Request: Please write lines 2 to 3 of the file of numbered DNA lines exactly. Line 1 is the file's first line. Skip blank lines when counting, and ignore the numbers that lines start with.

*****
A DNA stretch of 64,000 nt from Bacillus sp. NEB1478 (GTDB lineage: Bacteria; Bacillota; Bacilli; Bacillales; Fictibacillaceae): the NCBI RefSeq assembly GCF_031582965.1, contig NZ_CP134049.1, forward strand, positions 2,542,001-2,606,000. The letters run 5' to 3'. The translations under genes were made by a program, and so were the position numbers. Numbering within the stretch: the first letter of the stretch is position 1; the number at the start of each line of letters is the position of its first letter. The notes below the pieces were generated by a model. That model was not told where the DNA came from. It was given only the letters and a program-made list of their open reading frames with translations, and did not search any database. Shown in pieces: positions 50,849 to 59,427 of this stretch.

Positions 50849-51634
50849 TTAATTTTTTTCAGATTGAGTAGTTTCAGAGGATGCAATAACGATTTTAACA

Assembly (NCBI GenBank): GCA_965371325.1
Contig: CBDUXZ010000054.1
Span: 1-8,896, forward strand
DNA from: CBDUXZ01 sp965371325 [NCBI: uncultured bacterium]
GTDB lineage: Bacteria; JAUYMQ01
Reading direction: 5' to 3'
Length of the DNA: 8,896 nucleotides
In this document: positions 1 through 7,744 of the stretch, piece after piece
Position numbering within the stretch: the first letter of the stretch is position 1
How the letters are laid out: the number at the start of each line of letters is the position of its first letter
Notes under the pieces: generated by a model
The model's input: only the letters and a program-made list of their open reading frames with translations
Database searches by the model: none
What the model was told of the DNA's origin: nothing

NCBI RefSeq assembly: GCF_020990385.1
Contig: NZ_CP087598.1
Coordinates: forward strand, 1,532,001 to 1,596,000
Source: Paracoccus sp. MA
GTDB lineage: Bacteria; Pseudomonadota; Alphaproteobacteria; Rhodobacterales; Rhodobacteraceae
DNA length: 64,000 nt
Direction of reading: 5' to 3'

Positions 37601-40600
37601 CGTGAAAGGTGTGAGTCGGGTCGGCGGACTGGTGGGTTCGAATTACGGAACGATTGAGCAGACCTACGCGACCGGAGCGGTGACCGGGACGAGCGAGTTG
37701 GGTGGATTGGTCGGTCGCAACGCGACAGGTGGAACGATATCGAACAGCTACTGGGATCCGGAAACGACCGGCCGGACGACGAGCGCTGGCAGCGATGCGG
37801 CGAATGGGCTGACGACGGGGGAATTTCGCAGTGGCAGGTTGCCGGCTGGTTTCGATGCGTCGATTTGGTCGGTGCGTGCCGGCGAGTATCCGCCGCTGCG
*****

Positions 50849-51634
50849 TTAATTTTTTTCAGATTGAGTAGTTTCAGAGGATGCAATAACGATTTTAACA